Saturday, March 30, 2019

The Lion and the Lamb: March Monthly Wrapup



It's been a wild ride here in New England this winter.

The weather has gone from dumping buckets of snow on our heads, to pouring so much rain our garage flooded, to giving us days so warm we can wear T-shirts outside. There's been skiing and there's been roller skating. There's been hot cocoa and there's been ice cream.

The swing between warm and cold makes me think of the books on my reading list. I swing back and forth between periods where there're lots of clean books on my shelf, and times when I'm reading whatever happens to be on the market.

Right now, it seems kind of like everyone is writing books full of crud. There's so much smut in the world—could we ever actually succeed in making uplifting, hopeful fiction be the norm?

That's the winter. But don't worry, friends. The spring is coming.

Posts this Month

A Defense of Non-Committal Writers by Catherine—a really great look at the fact that we don't have to rush through our writing projects! Let's take our time and create a work of art worthy of our pride.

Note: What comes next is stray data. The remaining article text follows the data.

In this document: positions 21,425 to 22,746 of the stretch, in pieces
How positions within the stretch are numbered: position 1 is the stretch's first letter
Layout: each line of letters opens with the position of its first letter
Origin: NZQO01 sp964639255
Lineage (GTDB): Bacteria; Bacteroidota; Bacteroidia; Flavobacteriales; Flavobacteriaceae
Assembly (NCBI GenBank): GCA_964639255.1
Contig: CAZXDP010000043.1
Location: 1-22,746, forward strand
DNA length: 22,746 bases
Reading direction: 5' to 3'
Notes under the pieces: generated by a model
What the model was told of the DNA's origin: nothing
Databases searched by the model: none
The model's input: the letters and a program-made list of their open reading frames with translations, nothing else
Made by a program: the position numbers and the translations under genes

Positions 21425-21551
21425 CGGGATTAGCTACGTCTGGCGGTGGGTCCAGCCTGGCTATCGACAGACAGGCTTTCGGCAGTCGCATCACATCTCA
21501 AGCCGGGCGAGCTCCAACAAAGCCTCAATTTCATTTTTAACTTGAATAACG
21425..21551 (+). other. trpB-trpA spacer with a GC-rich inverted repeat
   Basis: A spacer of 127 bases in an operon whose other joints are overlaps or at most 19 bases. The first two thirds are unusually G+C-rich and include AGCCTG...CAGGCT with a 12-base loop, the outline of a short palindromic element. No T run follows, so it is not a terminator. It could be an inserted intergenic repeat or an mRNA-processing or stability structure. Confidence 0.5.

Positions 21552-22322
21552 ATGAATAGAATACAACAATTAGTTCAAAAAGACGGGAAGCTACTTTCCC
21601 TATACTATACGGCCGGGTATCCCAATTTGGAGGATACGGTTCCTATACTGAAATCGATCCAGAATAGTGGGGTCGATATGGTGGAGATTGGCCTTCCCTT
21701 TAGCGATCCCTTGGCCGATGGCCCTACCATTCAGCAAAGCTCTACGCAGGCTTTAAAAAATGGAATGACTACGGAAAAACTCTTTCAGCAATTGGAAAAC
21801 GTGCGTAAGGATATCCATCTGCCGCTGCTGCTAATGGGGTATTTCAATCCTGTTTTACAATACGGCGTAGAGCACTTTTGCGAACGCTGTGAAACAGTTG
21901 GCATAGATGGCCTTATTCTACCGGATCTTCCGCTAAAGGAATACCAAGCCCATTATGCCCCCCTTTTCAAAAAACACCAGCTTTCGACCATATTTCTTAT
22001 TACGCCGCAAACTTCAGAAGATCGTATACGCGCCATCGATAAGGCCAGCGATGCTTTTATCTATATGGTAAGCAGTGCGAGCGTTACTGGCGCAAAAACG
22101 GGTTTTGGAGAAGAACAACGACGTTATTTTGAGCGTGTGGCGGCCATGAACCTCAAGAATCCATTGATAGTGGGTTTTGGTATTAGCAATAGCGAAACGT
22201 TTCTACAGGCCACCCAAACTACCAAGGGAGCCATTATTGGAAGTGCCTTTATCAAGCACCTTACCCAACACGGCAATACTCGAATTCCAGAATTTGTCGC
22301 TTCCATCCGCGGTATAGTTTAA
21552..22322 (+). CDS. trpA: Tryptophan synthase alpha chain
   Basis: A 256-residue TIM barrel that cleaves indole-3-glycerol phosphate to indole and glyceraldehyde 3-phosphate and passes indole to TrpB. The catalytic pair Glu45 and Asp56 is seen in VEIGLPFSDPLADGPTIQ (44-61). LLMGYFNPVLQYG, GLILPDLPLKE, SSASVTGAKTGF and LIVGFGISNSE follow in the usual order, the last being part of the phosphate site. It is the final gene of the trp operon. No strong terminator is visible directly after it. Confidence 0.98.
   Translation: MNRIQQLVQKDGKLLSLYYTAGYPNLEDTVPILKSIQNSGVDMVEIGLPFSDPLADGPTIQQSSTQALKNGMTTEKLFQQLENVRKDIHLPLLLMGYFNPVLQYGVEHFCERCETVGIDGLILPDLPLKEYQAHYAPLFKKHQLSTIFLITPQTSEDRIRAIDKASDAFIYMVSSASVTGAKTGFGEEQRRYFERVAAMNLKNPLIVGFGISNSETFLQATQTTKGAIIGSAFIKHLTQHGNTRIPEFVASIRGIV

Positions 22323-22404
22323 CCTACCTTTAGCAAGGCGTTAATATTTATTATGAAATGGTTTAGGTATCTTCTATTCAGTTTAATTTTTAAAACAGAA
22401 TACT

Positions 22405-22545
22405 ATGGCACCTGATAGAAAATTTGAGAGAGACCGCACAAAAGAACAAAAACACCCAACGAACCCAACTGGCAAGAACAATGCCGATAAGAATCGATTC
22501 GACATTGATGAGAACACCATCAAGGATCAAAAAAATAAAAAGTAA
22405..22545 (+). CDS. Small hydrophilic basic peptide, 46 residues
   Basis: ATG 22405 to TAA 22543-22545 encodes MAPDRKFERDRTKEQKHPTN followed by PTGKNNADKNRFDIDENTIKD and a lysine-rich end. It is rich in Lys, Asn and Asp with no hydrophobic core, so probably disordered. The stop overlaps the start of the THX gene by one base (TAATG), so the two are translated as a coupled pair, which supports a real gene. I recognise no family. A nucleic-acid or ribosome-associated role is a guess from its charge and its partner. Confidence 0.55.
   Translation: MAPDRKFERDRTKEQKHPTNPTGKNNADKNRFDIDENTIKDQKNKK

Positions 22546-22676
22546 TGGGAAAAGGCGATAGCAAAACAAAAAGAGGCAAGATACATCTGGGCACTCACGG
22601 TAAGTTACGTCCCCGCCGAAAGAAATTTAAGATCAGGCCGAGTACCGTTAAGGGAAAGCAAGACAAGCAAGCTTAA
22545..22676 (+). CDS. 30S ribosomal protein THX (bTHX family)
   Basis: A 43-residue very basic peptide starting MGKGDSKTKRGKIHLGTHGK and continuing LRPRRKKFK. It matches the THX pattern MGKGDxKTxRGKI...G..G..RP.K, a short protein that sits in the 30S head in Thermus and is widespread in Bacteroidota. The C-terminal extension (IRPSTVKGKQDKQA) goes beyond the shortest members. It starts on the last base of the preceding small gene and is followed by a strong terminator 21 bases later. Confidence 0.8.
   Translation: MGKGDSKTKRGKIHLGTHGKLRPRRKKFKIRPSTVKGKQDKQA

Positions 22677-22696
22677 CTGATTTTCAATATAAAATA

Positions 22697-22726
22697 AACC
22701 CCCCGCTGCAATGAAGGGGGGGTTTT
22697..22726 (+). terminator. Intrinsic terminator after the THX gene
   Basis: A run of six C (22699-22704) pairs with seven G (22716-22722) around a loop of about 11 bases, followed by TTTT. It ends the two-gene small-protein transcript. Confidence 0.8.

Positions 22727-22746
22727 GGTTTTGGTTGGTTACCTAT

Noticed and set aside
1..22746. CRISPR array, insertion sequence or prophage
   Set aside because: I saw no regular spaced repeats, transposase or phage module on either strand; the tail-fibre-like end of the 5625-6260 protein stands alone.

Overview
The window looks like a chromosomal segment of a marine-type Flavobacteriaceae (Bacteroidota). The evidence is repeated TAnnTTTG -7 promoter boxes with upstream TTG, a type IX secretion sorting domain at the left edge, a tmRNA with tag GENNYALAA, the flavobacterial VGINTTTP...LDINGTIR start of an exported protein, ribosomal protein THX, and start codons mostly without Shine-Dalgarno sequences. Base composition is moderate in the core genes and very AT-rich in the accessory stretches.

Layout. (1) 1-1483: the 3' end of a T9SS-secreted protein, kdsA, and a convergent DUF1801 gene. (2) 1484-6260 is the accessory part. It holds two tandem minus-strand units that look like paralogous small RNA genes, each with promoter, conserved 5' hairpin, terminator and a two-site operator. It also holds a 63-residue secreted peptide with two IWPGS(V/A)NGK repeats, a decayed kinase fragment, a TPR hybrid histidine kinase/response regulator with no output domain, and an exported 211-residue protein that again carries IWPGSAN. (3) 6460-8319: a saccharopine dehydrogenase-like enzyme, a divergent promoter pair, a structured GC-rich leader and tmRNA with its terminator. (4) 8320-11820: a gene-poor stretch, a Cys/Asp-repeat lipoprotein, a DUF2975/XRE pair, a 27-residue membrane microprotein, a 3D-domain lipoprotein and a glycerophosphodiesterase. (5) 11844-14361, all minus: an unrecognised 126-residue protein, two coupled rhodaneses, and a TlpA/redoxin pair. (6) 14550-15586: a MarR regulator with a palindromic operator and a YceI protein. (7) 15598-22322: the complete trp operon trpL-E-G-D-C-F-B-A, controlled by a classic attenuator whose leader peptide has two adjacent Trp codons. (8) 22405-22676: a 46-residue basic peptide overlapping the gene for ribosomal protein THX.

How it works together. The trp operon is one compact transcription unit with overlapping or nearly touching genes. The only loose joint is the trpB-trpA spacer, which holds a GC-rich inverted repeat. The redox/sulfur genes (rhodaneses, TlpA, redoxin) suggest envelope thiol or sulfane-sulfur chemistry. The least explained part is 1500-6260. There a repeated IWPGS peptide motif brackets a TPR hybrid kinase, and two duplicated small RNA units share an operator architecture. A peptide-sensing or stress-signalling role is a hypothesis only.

Thoughts About Magic in YA by the Rebellious Writing team—the whole team got together to discuss our thoughts on magic and whether or not it's okay in YA! We had a blast writing this one, and hope you all enjoyed it too!




Short and Snappy: How to Write a Gripping Flash Fiction Story by Lila Kims—everyone writes novels, but how can you tell an excellent story in less than a thousand words?! This post does an awesome job providing advice on how to do it!




Taking a Closer Look: Details are Everything by Clare A.—is content okay in small doses? What harm does a little bit of the yuckier elements of smut do? Clare is here to inform us that it may effect more than we think. 





Monthly Stats

Website:
98 followers, 41,360 all-time views

Facebook:
58 likes, 63 followers

Twitter:
307 followers, 449 tweets, 638 likes

Instagram: 
38 posts, 142 followers

Pinterest:
22 boards, 141 followers

Goodreads:
74 members, 23 topics